George Best is undoubtedly the finest soccer player ever, and probably one of the five finest footballers ever. Best was discovered by famed Belfast scout Bob Bishop who told Manchester United manager Matt Busby “I have found a genius.” He was not exaggerating. Best made his debut as a 17-year-old for United on 14 September 1963. For the next ten years, he lit up the football landscape, before alcohol took its toll.
Best was the first soccer superstar. In 1965, he demolished Portuguese giants Benfica almost single-handedly in what was then the European Cup, after which he was dubbed “El Beatle” by the Portuguese press. Best won league championship medals with United in 1965 and 1967. In 1968 he won the European Cup with United, and was named the European Footballer of the Year and Football Writers’ Association Player of the Year.
Then it started to go downhill. The young man who was shy by nature started drinking heavily, missing training sessions and games. The pressure to perform in what was becoming a very poor United team added to his problems. He walked out on United in 1972, returned and then finally quit the club in 1974. The ghost of a wonderful footballer played itinerantly for 11 clubs in South Africa, Ireland (Cork Celtic), Scotland and USA for a period, but he could never beat his drink demons which saw him in 1984 serve a three-month prison sentence for drunk driving, assaulting a police officer and failing to answer bail.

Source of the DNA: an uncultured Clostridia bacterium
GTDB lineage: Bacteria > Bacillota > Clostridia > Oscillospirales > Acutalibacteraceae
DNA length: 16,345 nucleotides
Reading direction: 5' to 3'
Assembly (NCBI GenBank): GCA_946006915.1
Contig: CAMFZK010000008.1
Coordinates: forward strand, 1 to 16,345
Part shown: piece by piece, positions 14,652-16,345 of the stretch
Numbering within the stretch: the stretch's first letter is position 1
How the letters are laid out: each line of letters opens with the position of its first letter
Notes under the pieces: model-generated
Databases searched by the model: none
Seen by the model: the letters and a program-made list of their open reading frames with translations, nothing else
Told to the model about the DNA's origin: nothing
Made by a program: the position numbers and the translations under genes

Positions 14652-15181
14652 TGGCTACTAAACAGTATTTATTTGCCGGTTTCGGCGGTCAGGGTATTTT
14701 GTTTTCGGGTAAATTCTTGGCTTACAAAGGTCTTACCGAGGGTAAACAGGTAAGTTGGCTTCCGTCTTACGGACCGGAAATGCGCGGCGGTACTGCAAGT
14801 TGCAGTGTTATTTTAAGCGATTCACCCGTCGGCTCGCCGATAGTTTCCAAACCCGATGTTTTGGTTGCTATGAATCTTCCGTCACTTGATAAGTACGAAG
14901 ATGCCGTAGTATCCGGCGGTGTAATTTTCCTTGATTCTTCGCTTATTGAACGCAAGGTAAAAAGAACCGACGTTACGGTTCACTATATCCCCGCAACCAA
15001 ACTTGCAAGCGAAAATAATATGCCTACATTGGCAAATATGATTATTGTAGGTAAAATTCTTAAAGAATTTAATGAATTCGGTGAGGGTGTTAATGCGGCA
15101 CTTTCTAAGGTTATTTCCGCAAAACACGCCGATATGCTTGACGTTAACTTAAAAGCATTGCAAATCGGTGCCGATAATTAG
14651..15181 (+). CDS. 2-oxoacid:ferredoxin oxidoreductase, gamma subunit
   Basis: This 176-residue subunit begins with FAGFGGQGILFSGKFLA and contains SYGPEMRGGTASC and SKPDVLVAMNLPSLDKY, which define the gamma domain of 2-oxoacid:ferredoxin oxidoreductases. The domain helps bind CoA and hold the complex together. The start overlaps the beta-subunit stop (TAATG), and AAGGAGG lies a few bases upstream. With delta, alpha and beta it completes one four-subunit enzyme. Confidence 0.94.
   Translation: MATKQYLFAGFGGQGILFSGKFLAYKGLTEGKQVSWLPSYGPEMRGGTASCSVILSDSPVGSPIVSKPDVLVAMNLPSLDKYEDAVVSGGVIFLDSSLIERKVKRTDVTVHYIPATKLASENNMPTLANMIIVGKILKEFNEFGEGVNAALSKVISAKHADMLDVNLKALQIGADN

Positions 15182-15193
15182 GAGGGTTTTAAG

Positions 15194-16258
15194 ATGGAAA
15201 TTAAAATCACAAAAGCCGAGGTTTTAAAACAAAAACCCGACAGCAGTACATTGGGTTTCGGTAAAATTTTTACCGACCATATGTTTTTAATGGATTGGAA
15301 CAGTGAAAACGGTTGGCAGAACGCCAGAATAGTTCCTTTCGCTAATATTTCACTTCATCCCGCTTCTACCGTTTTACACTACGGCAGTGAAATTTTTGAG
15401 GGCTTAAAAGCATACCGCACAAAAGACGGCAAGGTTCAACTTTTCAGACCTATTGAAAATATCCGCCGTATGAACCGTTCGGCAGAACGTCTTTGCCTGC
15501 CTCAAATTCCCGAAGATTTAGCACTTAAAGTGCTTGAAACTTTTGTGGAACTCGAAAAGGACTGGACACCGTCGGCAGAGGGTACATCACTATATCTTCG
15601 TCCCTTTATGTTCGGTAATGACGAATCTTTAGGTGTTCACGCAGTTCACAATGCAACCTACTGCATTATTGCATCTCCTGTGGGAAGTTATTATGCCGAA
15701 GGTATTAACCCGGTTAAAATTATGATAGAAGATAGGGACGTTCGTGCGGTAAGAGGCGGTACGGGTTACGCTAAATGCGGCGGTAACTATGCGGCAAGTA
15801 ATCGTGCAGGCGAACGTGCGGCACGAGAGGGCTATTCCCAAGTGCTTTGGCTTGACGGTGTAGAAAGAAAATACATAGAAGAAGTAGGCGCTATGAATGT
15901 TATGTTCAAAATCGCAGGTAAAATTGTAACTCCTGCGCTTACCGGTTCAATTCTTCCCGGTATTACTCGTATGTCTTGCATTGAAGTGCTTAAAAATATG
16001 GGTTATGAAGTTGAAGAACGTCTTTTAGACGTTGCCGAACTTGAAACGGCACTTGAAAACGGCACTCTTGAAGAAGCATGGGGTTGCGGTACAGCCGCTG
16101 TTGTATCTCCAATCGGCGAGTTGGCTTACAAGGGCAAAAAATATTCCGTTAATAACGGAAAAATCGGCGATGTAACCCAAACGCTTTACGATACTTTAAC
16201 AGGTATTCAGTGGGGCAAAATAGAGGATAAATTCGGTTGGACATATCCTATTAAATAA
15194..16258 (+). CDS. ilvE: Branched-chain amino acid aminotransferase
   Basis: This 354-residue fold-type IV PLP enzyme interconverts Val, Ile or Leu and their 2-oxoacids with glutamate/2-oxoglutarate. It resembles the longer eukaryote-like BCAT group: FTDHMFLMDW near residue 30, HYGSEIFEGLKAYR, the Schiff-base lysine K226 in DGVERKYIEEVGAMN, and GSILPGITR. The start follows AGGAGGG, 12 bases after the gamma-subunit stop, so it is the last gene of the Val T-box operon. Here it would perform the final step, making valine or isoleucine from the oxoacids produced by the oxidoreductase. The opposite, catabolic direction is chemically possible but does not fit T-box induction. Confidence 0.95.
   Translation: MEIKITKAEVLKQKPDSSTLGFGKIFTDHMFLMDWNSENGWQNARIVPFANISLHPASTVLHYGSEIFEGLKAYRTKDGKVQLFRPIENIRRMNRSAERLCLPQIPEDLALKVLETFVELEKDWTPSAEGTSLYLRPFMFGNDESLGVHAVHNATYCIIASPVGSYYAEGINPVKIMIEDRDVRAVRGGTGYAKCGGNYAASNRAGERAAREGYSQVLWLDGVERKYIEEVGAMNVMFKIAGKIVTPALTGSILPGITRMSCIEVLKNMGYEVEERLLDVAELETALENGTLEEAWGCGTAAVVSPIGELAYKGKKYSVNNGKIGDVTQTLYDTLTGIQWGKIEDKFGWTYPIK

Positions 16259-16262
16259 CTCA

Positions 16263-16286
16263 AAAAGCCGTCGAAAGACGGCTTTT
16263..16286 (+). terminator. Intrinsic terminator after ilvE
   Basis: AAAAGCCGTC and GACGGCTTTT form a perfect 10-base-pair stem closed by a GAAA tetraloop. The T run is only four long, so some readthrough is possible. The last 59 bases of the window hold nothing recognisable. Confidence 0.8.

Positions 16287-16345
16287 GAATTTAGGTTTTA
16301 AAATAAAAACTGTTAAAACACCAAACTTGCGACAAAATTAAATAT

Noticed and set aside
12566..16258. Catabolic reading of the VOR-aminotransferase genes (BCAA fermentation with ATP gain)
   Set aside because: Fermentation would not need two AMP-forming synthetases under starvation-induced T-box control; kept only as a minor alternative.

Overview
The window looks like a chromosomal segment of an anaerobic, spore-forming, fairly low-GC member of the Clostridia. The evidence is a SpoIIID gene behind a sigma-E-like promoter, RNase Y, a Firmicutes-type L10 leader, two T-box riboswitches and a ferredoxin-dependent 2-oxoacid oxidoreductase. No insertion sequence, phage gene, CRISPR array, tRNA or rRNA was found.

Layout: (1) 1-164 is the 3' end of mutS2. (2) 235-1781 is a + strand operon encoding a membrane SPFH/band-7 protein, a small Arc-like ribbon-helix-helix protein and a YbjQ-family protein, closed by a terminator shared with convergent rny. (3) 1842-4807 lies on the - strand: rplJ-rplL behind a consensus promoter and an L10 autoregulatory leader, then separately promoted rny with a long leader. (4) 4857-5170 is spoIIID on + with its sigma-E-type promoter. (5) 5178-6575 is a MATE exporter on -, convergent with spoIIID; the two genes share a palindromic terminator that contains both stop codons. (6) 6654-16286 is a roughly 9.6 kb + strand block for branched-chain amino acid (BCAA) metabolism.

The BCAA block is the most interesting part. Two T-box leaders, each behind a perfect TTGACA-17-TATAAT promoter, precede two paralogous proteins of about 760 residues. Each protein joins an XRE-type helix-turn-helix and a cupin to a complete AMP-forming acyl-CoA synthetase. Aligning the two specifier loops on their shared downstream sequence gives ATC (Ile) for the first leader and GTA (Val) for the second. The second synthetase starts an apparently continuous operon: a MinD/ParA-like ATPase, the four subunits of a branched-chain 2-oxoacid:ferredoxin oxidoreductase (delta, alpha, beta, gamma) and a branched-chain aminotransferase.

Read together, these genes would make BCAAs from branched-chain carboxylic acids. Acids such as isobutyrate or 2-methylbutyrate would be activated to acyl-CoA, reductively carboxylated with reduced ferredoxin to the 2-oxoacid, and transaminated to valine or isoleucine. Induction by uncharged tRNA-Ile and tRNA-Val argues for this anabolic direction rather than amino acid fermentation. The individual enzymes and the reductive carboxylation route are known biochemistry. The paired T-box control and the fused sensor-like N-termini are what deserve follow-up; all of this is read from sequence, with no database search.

One of Best’s goals for the San Jose Earthquakes in 1981 shows just what Best was capable of even at 36.
Best lived the pop star life to the full. In one of his most famous anecdotes, he tells of a waiter delivering champagne to Best’s hotel room where thousands of pounds of casino winnings and Miss World lay on the bed. The waiter asked: “Mr. Best, where did it all go wrong?”
Best told self-deprecating stories about himself to the day he died 25 November 2005. “I spent a lot of money on booze, birds and fast cars. The rest I just squandered.”
He was a beautiful man who didn’t know how to handle fame. Jeff Powell of The Mail on Sunday summed the Belfast Boy up best.
“History will rank him among the three best footballers. But the real debate is not the one about whether he, Pele or Maradona is the greatest. George was simply the most beautiful footballer of all, in every sense. The most impossibly handsome, the most poetic in motion, the most romantic lover of the ball.”